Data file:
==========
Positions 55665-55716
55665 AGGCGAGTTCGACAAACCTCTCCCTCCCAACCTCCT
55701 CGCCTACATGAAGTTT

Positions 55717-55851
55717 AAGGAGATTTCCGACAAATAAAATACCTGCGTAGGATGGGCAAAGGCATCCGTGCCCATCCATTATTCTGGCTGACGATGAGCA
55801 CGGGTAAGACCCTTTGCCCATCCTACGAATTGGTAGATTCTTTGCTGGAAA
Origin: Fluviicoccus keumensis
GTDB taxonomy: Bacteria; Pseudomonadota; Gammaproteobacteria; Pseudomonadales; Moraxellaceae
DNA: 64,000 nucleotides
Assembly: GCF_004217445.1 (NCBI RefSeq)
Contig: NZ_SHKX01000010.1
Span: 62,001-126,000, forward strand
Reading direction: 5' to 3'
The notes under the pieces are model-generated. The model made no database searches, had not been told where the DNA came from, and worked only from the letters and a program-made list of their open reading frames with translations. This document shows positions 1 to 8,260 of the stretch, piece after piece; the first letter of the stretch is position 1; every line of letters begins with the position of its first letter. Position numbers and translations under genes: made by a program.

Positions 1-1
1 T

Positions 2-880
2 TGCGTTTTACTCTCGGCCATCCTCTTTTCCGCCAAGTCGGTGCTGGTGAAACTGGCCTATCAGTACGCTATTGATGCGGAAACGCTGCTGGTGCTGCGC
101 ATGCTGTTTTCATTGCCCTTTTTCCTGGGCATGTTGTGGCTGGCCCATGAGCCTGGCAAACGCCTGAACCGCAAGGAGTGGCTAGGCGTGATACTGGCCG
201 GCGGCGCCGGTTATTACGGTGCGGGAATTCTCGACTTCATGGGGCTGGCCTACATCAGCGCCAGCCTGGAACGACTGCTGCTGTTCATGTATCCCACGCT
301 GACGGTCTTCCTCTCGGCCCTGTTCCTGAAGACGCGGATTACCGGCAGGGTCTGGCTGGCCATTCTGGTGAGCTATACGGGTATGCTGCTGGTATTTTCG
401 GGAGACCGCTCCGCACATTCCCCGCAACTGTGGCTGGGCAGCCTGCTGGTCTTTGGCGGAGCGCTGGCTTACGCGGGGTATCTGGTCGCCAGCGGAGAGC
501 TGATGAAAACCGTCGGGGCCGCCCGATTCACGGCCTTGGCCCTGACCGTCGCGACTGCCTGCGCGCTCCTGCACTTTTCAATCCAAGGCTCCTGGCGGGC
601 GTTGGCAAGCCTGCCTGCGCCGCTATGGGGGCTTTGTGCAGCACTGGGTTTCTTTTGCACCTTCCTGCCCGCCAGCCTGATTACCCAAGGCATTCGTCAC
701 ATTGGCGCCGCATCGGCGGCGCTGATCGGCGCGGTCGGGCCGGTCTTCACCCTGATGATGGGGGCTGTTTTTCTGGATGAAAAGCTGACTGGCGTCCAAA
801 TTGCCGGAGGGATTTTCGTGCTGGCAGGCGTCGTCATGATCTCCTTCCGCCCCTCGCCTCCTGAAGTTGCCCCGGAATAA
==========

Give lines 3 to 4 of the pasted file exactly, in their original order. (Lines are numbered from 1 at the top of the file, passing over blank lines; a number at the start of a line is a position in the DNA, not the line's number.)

55701 CGCCTACATGAAGTTT

Positions 55717-55851